Contrast sensitivity

The visual acuity describes how thin a stripe of a stripe pattern can be in order to be resolved as a single item. The contrast sensitivity further takes the contrast of the stripe pattern into account. The contrast is important as it has been shown in all species analysed so far that e. g. if a stripe can be easily resolved because it is very broad it cannot be detected anymore if the contrast is only slightly reduced. We measured the contrast sensitivity curve of our harbour seals, and it generally resembles those of other animals and differs only in the position and the height of the maximum (Hanke et al. 2011).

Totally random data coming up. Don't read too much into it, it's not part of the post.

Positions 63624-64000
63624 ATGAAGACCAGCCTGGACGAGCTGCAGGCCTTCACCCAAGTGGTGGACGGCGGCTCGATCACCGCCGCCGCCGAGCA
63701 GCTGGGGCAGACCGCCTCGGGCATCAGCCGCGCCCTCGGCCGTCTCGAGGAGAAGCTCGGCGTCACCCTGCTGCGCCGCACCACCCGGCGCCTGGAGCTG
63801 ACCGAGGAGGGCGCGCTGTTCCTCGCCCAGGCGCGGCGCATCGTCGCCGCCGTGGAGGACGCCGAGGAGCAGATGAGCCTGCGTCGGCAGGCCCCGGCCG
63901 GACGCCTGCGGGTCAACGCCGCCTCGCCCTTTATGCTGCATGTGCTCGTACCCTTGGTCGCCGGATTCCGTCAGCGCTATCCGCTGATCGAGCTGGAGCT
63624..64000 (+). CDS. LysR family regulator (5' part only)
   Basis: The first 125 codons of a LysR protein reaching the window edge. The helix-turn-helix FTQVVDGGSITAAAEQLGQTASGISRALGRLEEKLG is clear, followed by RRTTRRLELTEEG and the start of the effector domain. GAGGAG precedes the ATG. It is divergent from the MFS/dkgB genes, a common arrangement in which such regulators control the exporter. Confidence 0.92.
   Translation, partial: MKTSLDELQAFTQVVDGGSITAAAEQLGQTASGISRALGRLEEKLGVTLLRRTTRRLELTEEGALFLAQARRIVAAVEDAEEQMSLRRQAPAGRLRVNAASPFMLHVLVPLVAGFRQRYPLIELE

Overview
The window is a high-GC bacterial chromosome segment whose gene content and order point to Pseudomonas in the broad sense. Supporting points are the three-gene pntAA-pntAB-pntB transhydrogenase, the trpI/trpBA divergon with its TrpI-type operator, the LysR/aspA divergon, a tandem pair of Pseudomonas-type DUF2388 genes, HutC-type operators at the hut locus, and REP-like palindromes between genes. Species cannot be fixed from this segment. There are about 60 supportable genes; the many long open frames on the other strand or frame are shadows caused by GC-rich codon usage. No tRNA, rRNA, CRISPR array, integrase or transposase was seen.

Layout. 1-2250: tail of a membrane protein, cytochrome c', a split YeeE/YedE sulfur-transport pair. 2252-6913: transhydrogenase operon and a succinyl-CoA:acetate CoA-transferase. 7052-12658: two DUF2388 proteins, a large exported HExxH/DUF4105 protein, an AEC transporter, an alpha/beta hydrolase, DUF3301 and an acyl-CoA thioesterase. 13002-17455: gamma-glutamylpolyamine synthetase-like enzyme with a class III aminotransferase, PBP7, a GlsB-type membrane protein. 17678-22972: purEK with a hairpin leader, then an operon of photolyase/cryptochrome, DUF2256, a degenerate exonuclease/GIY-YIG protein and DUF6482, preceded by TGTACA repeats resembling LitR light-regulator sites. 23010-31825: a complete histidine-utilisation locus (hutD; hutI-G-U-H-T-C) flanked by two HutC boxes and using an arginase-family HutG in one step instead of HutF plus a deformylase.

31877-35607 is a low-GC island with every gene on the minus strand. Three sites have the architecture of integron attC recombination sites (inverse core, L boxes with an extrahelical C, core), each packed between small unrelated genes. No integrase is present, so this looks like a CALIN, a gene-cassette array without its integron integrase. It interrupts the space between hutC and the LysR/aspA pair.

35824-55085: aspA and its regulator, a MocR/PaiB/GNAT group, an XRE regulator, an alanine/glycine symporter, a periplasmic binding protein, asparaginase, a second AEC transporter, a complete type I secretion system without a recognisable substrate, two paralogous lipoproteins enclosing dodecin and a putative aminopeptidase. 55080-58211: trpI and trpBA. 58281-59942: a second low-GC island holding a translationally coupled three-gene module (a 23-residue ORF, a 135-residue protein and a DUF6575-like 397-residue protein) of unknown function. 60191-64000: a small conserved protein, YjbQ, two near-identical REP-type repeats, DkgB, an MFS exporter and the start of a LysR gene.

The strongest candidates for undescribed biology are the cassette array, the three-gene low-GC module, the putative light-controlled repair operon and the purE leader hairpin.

In this video seal Sam shows how the contrast sensitivity function was determined at the Marine Science Center. If a stripe pattern with a defined stripe width and defined contrast is present on the monitor the experimental animal is required to move its snout to the response target on the right side. However, if the monitor appears grey (mean grey value of the stripe pattern) then the animal has to remain stationary. The experiments were conducted in an experimental chamber that was opened for demonstration purposes which led to reflections on the monitor.